The Truth About Cars » proportion The Truth About Cars is dedicated to providing candid, unbiased automobile reviews and the latest in auto industry news. Mon, 30 Jun 2014 13:18:24 +0000 en-US hourly 1 The Truth About Cars is dedicated to providing candid, unbiased automobile reviews and the latest in auto industry news. The Truth About Cars no The Truth About Cars (The Truth About Cars) 2006-2009 The Truth About Cars The Truth About Cars is dedicated to providing candid, unbiased automobile reviews and the latest in auto industry news. The Truth About Cars » proportion Vellum Venom Vignette: The Next Iconic American Sedan? Sat, 28 Jul 2012 16:00:46 +0000 The (mainstream) staying power of GM’s B-body is pretty much history.  Panther Love shall live for the next decade or so, not much longer.  I was in this state of mind when auto writer extraordinaire Alex Nunez posted a picture to my Facebook wall, suggesting that the Chevrolet Caprice’s proportioning is somehow a worthy successor to these Iconic American Sedans.   My response? Relative to the Chevy Impala, sure.  But proportioning is more than having rear-wheel drive and a lot of real estate.  If you proportion it wrong, you create a Fool’s errand. You create the Chevy Caprice.

While we say Panther Love, we really mean Cab Backward design for an Iconic American Sedan. Can you dig it?

Cab backward is the complete opposite of what we see today. The passenger compartment doesn’t interfere with the natural placement of the engine, axles and front/rear overhang.  While the original Chrysler LH cars were a fantastic case study in Cab Forward awesomeness, the concept’s absolutely ruined today. Not that every car should look like a Rolls Royce Phantom…

But perhaps the Iconic American Sedan should! Just look at the Town Car’s massive hood and short A-pillar, compared to the Caprice’s vast wasteland of dashboard and visibility-hampering A-pillar.  And look at how tiny the nose is compared to the green house: like a body builder who reached their caves’ growth limitations. It’s disproportionately small. Iconic American Sedan?  Not a chance.

That said, you won’t see me giving the last Town Car a free pass, its proportions are still on the wrong side of the Cab Forward spectrum.



If you were there for the beginning of Panther Love, you’ll remember this photo. The 1988 Town Car had far better visibility from a lower belt line, the space between the dashboard and front wheel is unabashedly delicious, and the fascias make it clear: this isn’t an import wannabe.  Again, Iconic American Sedan. Not the only one, it’s one of many.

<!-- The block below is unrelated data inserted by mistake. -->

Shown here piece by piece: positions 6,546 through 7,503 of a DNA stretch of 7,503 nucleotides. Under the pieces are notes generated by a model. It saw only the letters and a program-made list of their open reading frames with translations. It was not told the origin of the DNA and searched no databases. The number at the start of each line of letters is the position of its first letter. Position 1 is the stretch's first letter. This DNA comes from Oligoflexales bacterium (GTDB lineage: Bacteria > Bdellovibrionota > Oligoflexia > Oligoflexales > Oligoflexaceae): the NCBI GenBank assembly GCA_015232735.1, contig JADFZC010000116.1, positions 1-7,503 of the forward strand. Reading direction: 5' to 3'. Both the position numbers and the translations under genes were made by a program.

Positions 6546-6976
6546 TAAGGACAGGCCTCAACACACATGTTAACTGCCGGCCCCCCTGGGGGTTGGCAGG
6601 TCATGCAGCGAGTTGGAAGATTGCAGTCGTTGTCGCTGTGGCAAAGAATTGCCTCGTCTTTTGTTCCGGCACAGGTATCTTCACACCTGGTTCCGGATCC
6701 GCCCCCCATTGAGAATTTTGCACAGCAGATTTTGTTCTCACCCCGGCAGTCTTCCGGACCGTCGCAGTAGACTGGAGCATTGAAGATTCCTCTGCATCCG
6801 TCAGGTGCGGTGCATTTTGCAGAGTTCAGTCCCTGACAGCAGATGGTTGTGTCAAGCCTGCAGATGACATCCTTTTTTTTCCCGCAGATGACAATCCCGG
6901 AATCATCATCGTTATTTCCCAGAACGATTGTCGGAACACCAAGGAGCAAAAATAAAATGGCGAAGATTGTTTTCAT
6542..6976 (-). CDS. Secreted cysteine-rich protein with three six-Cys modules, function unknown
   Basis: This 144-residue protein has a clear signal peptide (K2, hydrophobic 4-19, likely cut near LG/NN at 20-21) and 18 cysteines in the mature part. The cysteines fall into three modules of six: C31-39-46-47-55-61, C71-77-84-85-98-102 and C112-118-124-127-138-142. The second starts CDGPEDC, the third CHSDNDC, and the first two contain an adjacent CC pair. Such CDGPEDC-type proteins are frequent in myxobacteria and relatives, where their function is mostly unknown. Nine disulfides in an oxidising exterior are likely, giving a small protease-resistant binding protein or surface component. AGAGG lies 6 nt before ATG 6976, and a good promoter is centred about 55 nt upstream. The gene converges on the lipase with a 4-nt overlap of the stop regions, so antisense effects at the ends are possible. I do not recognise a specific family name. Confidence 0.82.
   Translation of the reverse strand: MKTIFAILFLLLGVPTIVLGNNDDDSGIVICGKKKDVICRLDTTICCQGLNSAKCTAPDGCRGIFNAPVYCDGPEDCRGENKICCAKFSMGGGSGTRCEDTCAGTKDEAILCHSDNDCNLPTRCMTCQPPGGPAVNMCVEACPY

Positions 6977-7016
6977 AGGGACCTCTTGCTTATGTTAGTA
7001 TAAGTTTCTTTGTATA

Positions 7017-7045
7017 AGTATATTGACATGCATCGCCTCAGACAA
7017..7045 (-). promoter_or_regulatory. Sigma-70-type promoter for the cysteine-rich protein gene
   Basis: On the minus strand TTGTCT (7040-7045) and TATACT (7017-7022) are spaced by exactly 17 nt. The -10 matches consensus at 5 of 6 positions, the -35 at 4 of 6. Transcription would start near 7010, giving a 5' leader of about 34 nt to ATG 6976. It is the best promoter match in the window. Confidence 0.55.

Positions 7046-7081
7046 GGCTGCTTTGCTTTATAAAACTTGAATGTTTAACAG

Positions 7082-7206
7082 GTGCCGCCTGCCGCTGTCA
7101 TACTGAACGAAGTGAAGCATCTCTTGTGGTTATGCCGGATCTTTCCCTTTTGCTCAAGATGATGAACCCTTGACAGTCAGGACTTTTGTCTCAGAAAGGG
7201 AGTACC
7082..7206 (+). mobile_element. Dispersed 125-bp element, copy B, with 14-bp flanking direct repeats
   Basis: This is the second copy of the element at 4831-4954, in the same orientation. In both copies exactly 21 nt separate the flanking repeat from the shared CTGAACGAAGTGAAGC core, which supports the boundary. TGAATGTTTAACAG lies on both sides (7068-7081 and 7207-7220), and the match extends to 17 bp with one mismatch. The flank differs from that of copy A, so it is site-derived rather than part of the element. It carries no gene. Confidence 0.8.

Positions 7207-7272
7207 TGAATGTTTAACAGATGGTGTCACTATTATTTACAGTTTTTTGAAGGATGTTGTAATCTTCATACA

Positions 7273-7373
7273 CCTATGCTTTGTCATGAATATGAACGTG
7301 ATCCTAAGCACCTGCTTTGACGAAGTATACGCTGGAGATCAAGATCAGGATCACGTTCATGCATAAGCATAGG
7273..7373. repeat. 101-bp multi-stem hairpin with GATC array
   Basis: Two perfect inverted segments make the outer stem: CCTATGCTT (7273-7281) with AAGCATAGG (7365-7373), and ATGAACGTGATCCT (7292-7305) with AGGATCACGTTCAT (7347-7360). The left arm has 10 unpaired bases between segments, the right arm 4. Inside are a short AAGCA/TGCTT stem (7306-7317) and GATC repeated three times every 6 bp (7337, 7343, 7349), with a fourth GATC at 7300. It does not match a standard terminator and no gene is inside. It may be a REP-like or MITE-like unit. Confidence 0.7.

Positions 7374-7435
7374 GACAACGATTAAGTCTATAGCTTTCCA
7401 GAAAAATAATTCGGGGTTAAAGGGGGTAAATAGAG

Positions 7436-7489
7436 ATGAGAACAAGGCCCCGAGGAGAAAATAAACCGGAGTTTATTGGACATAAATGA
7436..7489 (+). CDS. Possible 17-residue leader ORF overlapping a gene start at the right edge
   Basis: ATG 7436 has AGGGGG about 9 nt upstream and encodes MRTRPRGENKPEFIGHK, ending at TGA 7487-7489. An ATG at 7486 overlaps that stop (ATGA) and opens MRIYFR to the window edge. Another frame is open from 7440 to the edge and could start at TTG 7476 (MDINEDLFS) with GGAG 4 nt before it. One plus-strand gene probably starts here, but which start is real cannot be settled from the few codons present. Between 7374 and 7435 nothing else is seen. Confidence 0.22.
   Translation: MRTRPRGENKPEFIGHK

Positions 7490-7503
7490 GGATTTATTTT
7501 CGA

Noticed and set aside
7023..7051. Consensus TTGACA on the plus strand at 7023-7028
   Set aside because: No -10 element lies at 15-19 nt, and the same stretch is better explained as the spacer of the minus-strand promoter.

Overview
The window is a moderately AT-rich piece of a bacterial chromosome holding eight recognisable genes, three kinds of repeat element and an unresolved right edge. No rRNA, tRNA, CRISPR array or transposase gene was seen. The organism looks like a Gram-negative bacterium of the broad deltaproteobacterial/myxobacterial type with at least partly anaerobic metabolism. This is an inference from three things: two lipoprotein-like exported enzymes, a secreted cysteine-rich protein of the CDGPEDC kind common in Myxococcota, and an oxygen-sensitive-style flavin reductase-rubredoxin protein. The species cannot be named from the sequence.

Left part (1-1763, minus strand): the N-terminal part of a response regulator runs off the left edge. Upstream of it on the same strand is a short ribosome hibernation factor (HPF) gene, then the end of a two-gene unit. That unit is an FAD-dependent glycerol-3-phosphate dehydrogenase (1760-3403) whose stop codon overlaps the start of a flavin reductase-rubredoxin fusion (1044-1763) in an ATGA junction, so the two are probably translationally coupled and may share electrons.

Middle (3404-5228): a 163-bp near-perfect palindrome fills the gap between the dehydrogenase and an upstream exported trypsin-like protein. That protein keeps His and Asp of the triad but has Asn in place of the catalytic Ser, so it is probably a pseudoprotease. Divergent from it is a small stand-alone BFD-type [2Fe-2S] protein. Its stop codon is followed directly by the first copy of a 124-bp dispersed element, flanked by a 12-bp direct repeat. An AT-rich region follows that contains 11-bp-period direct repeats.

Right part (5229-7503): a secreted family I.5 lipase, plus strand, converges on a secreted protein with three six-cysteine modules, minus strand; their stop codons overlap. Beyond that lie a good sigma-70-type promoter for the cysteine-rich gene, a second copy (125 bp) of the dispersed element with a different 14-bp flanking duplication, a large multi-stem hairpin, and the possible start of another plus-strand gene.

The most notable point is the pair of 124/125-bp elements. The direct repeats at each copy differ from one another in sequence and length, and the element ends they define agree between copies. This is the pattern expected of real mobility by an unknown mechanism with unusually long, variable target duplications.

Not just many, a cornucopia of Automotive Americana. Sadly, the Iconic American Sedan has been under attack for decades.  Perhaps one day an empowered design team will have the right platform, the right motivation, etc and make a proper sedan for us Yank Tank Fans. Unfortunately, I won’t hold my breath.



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Vellum Venom: 2012 Fisker Karma Mon, 02 Apr 2012 12:00:13 +0000

One of my Transportation Design teachers insisted that cars were just like restaurants: success depends on proportion, proportion, proportion!  And while the mere thought of his lectures makes me want to vomit in terror, the dude is right: cars need to be perfectly proportioned to prove a point. And my goodness, the Fisker Karma is just that. Put another way…

Pull up to any Cars and Coffee gathering in a Fisker and you only need to say this, “Karma’s a bitch, bitch.”

Why? Because you just won at Cars and Coffee, that’s why!


You know it when you see it:  a car designed around the vision of a single person.  In this case, the work of Mr. Henrik Fisker isn’t gonna leave anyone on the fence.  More to the point: inside and out, this is a far more honest luxury sedan than the nauseatingly badge-engineered Aston Martin Rapide, and looks even sleeker.

Yes, the grille looks like a mustache, but it’s a very dashing look for a proper gent.  The triangle theme on the lower valence is seen in the rear, and all cut lines flow from logical points: note how the hood lines accentuate the “hips” above the wheels, and how their turning point is the corner of each headlight. The only bummer is the black foam crash pads behind the bumper. You can’t see it from my camera phone, but they stick out like a sore thumb. Maybe those mustache grilles need a re-think.


The headlights also have a nice flow to them.  The black plastic “waves” are what Mazda should have done with their Nagare design language: left in a hard to find but easy to appreciate location.  And the LED’s elegant arrangement needs to be seen in person to really appreciate.  The only question: did Visteon cut Fisker a break on pricing to have their name so prominently presented on the bi-xenon headlamps?  One can hope.